International Students at SoCal Universities Sue Over New Visa Rules

The revised visa guidelines were announced Monday by the Student and Exchange Visitor Program, which operates on behalf of the U.S. Department of Homeland Security.

Natalia Afonso, 27, an international student from Brazil at Brooklyn College, sits on a stoop outside her home during an interview, Thursday, July 9, 2020, in New York. Afonso, who is studying teaching education and finished her first semester this spring, said she has lived in the U.S. for 7 years and "I don't see myself moving back to Brazil at this point.
AP Photo/Bebeto Matthews

Attorneys for seven international university students studying in Orange and Los Angeles counties sued the Trump administration Friday, alleging that new rules on foreign student visas makes them "pawns in a political drama."

The federal civil complaint, filed in Orange County, seeks a court order preventing the government from enforcing the policy that would strip foreign students of their U.S. visas if their fall classes are held solely online.

The plaintiffs -- identified by their initials only -- are Chinese nationals studying at UC Irvine School of Law and UCLA, and a German national attending the USC Gould School of Law.

The revised visa guidelines were announced Monday by the Student and Exchange Visitor Program, which operates on behalf of the U.S. Department of Homeland Security.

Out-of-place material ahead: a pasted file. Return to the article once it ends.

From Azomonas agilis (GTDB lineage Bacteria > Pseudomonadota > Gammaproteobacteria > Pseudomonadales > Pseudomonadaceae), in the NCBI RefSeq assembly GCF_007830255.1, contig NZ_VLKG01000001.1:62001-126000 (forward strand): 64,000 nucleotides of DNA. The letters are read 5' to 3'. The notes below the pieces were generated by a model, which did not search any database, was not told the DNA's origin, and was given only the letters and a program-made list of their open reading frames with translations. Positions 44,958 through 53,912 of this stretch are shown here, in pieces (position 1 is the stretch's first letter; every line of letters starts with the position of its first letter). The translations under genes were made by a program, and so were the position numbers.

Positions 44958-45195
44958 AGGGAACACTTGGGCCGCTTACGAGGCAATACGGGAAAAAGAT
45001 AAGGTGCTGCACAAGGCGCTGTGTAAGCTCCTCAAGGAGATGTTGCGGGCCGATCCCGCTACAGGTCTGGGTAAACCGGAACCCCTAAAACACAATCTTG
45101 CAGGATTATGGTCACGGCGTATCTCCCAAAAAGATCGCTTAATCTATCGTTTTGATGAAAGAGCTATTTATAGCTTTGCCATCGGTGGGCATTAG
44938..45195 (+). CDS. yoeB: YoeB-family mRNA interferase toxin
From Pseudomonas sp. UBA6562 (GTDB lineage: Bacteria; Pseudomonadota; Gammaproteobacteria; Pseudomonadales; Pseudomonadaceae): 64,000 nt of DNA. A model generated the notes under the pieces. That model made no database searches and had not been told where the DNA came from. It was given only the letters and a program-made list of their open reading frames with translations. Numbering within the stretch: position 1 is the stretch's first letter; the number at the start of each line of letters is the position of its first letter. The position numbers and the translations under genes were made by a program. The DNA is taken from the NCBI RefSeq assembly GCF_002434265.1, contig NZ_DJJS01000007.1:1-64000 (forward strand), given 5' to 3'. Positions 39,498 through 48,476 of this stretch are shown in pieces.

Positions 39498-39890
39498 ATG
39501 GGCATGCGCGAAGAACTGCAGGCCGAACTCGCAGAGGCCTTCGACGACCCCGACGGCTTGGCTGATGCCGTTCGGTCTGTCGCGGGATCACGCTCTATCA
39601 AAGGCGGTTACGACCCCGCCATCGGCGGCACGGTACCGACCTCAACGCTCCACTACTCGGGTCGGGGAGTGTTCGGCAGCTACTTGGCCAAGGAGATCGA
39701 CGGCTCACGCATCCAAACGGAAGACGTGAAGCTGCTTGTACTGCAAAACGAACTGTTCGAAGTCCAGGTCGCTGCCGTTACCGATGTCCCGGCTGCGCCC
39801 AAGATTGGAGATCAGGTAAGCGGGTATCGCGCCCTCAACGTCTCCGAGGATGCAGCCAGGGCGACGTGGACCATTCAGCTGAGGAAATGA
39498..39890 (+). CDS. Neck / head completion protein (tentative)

"The administration's abrupt decision to expel international students during the pandemic is gratuitously cruel to the students and would do immeasurable harm to our universities and our country," said Mark Haddad, a professor at USC Gould School of Law.

"Because this stunning policy change inflicts profound harm and yet was issued without any explanation, it is unlawful and should be swiftly blocked by the courts."

According to the lawsuit, the new policy "makes foreign students pawns in a political drama."


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Because of the COVID-19 pandemic, universities across the nation began to shift to largely online classes in March to discourage bringing people together in a confined space.

At that time, international students were protected by guidance issued by the student visitor program, which kept nonimmigrant student visas in compliance regardless of how their colleges managed the shift from in-person classes.

However, as California registers some of its highest new daily cases totals since the pandemic began, SEVP rolled back its exemptions from the spring, requiring students whose schools choose to conduct the fall 2020 term entirely online to leave the United States.

"The ICE policy requiring foreign students to attend in-person classes, even where their universities have determined that to do so will cost lives and endanger the campus community, in keeping with the judgment of public health experts, treats them as pawns for the president's politically motivated decision," said plaintiffs' attorney Mark Rosenbaum, director of Public Counsel's Opportunity Under Law project.

"It is the latest of a series of irrational actions that is deepening the pandemic crisis in our nation and it comes as no surprise that the lives being threatened in the first instance are those of immigrants, here lawfully studying to contribute productively here and abroad."

Plaintiffs' counsel Stacy Horth-Neubert said the government has abruptly taken "arbitrary and illogical action that presents these students with a Hobson's choice of either subjecting themselves and those around them to the risk of infection of COVID-19 by attending classes in person, or being forced from the country in which they have planned and prepared to spend the coming academic year."

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